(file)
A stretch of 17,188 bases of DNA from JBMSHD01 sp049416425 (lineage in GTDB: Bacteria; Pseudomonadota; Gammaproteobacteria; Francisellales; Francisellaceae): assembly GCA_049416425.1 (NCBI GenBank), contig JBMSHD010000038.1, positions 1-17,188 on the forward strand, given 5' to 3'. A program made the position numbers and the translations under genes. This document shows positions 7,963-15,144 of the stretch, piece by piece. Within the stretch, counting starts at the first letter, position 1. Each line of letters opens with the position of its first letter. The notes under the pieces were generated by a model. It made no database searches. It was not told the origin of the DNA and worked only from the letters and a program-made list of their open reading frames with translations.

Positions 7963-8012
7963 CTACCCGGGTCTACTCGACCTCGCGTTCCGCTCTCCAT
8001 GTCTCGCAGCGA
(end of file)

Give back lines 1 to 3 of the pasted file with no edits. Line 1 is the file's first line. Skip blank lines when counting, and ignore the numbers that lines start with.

A stretch of 17,188 bases of DNA from JBMSHD01 sp049416425 (lineage in GTDB: Bacteria; Pseudomonadota; Gammaproteobacteria; Francisellales; Francisellaceae): assembly GCA_049416425.1 (NCBI GenBank), contig JBMSHD010000038.1, positions 1-17,188 on the forward strand, given 5' to 3'. A program made the position numbers and the translations under genes. This document shows positions 7,963-15,144 of the stretch, piece by piece. Within the stretch, counting starts at the first letter, position 1. Each line of letters opens with the position of its first letter. The notes under the pieces were generated by a model. It made no database searches. It was not told the origin of the DNA and worked only from the letters and a program-made list of their open reading frames with translations.

Positions 7963-8012
7963 CTACCCGGGTCTACTCGACCTCGCGTTCCGCTCTCCAT